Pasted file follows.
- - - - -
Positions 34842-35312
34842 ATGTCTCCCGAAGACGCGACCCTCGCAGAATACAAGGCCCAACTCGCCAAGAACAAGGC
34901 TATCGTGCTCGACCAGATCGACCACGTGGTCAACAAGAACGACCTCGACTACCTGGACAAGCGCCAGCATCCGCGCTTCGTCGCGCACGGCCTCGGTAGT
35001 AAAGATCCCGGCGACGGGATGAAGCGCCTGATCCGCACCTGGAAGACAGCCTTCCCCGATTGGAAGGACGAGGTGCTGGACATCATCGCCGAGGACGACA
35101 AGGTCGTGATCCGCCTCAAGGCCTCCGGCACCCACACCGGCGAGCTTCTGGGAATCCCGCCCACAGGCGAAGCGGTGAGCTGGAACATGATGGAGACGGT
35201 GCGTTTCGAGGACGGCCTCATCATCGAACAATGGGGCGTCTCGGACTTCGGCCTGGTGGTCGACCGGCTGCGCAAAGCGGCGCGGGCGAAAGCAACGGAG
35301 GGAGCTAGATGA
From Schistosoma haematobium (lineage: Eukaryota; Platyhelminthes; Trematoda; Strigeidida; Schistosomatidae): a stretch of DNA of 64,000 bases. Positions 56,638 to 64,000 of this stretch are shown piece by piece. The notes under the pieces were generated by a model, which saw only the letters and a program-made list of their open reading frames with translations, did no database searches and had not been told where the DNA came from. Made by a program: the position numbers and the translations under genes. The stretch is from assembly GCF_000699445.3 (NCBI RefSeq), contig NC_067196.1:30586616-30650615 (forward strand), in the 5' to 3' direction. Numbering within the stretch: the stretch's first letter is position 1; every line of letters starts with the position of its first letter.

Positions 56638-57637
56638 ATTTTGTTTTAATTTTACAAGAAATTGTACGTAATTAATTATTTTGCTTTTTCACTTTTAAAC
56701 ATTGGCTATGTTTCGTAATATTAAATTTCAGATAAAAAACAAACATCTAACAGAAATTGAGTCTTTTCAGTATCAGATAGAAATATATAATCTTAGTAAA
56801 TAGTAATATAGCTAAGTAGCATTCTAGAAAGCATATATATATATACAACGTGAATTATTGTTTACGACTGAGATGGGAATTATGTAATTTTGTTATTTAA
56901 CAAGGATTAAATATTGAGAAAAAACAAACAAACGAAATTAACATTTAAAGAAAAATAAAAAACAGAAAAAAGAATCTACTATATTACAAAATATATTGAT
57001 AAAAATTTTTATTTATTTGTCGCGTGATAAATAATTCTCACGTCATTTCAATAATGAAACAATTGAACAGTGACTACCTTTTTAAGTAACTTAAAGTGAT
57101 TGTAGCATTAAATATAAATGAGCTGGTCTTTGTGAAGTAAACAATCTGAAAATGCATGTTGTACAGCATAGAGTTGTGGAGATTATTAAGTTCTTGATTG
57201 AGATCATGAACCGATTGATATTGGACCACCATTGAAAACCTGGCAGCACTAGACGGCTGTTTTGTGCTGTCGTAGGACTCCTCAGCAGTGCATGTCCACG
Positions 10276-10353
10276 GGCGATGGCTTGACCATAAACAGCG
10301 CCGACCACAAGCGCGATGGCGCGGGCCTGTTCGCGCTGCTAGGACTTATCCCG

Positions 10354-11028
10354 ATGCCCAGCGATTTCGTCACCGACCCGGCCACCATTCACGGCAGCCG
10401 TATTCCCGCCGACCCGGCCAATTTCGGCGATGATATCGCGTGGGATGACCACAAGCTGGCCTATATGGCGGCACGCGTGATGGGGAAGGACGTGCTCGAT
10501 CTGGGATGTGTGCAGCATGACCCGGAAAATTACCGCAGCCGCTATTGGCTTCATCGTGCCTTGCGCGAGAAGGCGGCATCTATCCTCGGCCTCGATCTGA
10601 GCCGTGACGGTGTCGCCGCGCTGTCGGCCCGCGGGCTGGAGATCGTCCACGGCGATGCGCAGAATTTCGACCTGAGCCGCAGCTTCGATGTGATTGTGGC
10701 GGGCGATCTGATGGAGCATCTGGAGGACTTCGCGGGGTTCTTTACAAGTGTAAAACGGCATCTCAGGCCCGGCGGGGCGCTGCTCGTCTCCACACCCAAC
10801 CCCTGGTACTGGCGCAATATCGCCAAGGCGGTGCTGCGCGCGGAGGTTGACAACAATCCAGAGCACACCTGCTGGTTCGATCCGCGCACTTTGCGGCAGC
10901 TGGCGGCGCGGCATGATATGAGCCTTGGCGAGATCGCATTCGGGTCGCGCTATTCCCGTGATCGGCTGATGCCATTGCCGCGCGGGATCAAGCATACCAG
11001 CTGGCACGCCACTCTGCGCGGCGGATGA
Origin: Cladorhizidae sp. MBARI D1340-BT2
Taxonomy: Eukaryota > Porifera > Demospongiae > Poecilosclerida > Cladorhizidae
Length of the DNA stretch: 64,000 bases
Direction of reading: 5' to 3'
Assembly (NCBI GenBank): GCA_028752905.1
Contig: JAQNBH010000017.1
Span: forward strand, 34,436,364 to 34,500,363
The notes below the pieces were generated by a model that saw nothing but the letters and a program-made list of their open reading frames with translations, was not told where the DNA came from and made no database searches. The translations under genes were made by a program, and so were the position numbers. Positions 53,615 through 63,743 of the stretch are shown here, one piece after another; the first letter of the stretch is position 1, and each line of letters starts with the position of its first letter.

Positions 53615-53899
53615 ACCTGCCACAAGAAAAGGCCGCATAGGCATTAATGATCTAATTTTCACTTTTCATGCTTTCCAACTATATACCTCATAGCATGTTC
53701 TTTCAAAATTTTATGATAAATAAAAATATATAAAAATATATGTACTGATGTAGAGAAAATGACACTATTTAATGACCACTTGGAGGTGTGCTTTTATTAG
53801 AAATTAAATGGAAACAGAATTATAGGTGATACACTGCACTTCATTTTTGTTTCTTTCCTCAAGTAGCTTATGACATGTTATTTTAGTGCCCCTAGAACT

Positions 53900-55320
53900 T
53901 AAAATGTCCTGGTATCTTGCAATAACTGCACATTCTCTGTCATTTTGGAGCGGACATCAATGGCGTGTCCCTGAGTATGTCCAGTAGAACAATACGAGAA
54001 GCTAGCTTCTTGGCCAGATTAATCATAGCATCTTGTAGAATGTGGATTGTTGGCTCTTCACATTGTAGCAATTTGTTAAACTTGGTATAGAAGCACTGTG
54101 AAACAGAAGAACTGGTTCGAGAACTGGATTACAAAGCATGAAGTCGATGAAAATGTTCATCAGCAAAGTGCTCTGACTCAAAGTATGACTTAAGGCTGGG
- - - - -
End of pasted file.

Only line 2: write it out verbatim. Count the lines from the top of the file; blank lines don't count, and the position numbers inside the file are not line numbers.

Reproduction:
34842 ATGTCTCCCGAAGACGCGACCCTCGCAGAATACAAGGCCCAACTCGCCAAGAACAAGGC